No doubt some will object to this rather cool 'live and let live' sexual morale but it opens up a whole new avenue of [im]possibilities. This week's episode starts with a cold opening, literally, when the Doctor stumbles out of the Tardis and into the snow, as if he is about to regenerate. Just like there are people who prefer the next Bond to be Jane Bond, many root for the next Doctor to be female. Why not? The Master has turned into Missy [still silly] and the Doctor can't remember whether some of his early regenerations were male or female. One wonders whether Missy is the prototype for the first [on-screen] female Doctor. Unfortunately, it is unlikely that writer Steven Moffat is laying the groundwork for the first female Doctor Who with Missy. His tenure is coming to an end and a new showrunner - Chris Chibnall - will soon take over. They are his choices to make.


Missy in full control?

Another noticeable femdom-thingy is that only two weeks before the whole Cybermen menace erupted the Doctor and Bill are rescued from Victorian Mars (don't ask if you haven't seen it) by Missy flying his Tardis. Unfortunately for Nardole, he had to call the only tech support available. The Doctor may have saved the day, but it is Missy [still hate that name] who saves the Doctor. Who is the Mistress [Master] now?

From there on things go downhill. A week later, with Missy already being out of her personal 1000-year vault, she is spotted making repairs to his Tardis. Now that's a big thing. A Tardis has something akin to a soul. Tardises are highly personal, it chooses you rather than the other way around. Remember how River Song, his recently deceased wife, was more adept at flying it than the Doctor because she was conceived in it?

And this week we have Missy playing catch up with her past. Apparently Timelords cannot remember running into their earlier regenerations. How convenient, given that most scifi books and movies warn of the disastrous effects of running into yourself.

Doctor Who series 10 episode 11: World Enough and Time. missy, the master, cybermen
Baddies unite! Sorry Bill. (Image: BBC/Doctor Who)

Unfortunately for the lovers of happy endings, this week's episode ends on a high for Missy, whatever she course of action she chooses. If she returns to old-skool evil she might go along with whatever plan the Master has been hatching all along. Personally I very much doubt that the Master and Misty will get along - their selfish nature will prove an insurmountable obstacle. Then again, it really doesn't matter. If Missy goes bad, she wins. If she rescues the Doctor, she also wins.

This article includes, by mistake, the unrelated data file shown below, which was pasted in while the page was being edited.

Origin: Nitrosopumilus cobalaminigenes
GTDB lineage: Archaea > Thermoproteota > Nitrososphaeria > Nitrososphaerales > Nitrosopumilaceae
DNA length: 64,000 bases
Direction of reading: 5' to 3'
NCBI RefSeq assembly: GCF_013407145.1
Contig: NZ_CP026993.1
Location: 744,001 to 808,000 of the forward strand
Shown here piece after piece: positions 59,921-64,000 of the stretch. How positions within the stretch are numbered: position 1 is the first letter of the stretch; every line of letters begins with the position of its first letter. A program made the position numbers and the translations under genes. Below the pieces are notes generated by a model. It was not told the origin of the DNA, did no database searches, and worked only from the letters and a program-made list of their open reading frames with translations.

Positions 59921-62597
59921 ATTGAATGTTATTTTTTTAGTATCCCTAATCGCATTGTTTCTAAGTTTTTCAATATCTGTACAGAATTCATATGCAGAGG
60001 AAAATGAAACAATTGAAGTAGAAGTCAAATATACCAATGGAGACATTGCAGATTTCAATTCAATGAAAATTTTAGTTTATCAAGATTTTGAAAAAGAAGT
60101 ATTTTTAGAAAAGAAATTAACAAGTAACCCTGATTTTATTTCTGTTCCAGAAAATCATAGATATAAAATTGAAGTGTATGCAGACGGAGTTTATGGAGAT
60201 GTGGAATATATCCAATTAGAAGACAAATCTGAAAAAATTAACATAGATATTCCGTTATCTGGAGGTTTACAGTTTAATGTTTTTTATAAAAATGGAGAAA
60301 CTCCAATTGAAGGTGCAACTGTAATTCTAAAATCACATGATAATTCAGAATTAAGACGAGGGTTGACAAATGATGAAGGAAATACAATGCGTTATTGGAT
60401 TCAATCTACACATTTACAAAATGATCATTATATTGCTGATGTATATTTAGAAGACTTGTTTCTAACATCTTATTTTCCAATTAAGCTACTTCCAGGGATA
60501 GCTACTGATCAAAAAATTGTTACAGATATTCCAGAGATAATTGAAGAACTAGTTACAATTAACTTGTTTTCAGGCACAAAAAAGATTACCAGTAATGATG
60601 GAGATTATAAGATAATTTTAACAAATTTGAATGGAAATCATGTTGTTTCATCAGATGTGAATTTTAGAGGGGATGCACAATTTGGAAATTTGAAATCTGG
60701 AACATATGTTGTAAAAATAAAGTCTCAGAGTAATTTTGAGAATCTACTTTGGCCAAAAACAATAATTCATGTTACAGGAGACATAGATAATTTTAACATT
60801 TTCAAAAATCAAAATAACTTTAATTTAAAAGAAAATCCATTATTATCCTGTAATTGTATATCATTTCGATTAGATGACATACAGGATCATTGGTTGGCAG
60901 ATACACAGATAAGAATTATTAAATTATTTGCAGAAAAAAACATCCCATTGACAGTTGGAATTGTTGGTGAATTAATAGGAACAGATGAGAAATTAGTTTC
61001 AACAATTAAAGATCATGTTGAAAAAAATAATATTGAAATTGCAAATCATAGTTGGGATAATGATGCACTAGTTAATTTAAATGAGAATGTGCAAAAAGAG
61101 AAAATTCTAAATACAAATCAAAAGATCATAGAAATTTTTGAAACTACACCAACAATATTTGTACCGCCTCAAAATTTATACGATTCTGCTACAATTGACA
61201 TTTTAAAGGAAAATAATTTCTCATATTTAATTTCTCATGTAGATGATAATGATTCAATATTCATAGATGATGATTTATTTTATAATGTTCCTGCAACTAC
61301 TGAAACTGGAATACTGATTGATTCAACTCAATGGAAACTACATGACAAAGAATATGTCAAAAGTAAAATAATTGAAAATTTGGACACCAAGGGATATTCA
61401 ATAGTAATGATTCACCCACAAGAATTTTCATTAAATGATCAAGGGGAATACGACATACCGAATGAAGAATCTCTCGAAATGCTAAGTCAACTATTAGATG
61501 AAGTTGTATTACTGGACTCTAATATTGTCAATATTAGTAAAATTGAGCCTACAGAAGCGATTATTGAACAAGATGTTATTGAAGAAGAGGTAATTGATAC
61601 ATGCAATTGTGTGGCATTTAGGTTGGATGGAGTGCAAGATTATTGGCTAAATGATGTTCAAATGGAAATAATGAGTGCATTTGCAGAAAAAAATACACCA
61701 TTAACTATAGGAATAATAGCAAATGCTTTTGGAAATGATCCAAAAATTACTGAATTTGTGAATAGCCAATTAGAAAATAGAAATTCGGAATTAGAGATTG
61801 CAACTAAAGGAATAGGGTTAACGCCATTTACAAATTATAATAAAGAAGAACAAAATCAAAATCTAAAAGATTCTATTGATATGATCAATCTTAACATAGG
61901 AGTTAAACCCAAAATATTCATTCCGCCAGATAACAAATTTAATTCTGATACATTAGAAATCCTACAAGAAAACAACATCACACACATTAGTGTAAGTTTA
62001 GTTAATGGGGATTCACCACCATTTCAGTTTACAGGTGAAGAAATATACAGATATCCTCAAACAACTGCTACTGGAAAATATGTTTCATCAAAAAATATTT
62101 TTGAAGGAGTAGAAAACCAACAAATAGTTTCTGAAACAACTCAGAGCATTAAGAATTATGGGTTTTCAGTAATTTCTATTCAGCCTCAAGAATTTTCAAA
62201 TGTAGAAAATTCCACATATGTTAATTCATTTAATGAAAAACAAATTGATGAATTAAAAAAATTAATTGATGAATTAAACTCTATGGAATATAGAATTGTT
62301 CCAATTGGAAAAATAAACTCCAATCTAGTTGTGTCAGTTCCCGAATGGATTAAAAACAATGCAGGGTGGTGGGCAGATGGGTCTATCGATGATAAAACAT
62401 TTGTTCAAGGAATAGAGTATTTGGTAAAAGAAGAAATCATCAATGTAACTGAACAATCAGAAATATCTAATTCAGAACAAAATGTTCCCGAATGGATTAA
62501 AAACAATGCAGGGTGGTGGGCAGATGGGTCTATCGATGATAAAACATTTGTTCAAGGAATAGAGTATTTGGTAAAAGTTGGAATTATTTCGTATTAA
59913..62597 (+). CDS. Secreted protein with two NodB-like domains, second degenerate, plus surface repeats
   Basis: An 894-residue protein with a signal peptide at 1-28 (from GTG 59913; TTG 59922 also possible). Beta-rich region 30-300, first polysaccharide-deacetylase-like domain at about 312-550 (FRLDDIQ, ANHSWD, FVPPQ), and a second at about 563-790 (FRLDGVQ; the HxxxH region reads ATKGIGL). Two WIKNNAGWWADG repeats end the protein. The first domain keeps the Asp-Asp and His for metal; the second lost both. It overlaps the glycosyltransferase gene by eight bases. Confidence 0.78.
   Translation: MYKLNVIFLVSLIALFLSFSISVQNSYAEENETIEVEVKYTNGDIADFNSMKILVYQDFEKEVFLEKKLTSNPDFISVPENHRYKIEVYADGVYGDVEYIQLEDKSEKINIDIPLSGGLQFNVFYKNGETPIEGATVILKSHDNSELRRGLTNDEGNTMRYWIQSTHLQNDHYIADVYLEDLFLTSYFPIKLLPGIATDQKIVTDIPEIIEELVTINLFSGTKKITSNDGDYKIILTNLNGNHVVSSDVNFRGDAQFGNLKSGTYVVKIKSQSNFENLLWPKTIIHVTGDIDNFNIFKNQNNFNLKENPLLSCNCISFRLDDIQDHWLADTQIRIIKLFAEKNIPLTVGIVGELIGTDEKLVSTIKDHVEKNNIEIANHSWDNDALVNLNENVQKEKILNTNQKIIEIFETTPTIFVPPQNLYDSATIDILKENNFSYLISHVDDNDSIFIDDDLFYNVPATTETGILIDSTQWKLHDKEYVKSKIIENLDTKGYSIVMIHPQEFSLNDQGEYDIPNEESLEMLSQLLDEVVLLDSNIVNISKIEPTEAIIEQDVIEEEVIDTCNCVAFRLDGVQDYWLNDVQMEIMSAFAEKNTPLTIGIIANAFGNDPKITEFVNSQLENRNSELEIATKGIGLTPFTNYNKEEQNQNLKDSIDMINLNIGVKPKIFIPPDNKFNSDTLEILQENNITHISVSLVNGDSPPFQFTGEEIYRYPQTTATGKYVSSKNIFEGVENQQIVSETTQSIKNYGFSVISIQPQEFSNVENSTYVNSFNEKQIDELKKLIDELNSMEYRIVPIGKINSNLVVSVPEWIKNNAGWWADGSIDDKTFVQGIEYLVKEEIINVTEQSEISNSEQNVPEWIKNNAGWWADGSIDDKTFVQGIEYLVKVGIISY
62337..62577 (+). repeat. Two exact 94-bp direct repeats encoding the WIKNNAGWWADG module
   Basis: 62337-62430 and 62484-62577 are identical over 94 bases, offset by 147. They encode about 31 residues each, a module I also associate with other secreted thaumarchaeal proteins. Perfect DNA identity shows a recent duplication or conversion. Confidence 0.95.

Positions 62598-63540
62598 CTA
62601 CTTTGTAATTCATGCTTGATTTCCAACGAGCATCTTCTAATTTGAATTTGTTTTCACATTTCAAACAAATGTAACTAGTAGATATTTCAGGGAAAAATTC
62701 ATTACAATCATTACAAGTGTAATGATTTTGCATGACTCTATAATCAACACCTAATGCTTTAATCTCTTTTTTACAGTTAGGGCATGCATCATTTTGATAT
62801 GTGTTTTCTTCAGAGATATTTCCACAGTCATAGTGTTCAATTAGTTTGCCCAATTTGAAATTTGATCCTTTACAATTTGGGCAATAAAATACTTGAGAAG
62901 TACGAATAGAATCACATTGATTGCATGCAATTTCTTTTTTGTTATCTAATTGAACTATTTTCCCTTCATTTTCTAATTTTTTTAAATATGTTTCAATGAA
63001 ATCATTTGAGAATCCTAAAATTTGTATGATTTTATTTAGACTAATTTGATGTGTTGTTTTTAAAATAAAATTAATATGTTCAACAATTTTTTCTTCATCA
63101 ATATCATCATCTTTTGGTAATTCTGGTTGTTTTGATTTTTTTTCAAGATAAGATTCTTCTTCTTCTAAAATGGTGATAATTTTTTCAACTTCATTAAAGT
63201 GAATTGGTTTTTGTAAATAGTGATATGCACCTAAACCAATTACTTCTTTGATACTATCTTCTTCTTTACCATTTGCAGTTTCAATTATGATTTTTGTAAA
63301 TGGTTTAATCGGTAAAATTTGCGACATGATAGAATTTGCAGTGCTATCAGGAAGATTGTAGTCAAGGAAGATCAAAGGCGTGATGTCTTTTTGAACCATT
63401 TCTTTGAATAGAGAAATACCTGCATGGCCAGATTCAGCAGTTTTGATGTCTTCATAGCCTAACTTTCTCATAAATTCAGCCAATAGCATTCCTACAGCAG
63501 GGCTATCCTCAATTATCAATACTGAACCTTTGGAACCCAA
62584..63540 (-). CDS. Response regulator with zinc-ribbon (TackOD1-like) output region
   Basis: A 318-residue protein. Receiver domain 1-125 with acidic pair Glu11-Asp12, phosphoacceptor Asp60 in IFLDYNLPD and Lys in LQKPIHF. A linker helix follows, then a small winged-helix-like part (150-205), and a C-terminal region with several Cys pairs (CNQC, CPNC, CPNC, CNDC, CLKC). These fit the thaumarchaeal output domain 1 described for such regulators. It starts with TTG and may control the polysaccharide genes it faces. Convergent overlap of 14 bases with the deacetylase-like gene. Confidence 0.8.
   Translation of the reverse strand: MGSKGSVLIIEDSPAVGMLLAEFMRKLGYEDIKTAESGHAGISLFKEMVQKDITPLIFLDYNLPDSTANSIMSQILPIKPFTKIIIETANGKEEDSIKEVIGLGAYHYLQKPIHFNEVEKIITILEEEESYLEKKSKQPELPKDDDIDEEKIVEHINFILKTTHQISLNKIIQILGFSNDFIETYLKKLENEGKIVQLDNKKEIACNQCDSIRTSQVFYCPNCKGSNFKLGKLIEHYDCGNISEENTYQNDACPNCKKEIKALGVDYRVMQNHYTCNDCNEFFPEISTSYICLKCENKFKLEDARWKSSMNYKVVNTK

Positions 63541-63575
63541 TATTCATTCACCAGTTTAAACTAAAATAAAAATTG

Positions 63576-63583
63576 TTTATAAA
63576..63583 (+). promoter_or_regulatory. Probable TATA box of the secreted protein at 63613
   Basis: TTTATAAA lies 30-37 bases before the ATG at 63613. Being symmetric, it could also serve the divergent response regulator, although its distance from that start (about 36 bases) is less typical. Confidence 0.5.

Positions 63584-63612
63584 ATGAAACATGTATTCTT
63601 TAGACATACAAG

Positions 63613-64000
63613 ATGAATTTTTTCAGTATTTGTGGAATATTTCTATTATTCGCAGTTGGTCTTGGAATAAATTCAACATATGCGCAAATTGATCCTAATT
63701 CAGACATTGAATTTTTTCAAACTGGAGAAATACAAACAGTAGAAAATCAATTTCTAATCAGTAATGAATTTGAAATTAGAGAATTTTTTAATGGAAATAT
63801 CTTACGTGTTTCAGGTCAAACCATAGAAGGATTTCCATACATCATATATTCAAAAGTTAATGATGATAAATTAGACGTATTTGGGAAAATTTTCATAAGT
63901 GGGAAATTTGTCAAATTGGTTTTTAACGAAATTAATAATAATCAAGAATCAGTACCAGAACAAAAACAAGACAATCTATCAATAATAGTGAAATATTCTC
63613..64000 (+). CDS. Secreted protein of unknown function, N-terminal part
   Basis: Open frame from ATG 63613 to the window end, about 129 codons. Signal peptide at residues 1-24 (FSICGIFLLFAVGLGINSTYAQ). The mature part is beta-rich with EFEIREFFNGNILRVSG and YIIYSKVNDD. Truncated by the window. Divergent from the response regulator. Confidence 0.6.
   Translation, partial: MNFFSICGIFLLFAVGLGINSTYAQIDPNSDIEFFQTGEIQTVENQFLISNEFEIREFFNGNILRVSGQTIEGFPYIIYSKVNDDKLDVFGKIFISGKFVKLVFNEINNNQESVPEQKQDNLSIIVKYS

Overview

This week's episode left us with one crucial clue regarding the mindset of Missy. When the Doctor is threatened by the blue man, Missy tells Mr. Blue that killing the Doctor is her prerogative and no-one else's! Now wouldn't that be interesting? Just don't count on it. My bet is that Missy disposes herself of the Master and comes up with her own evil plan. Whatever the outcome, Missy and no-one else is in full control. How femdom is that?


Notes
1) Bill is probably dead meat and a single season companion only, see the Sunday Express. The good ones always go first, unfortunately.
2) On a related note, it might very well be that where Clara started out as a Dalek, Bill will end up as a Cyberman.
Doctor Who series 10 episode 11: World Enough and Time.
(Image: BBC/Doctor Who)
3) My bet is that the new Doctor will be introduced during the 2017 Christmas episode, hence the cold opening with the snow. That would be one huge cliffhanger.
4) Yesterday's show reminded me of "The girl in the fireplace" my favourite Doctor Who episode. Both deal with two people who experience differently how quickly time goes by.
5) A female Doctor? I doubt it, for various reason. Doctor Who is sold to many countries and the BBC won't risk harming their franchise by introducing a female lead. Misogyny? Yes.
6) The RadioTimes has an excellent (and geeky) article on the origins of the Cybermen.
6) Don't worry, my next article will be very serious, like what is proper protocol for serious subs or the unique characteristics of true slaves and Real Dommes.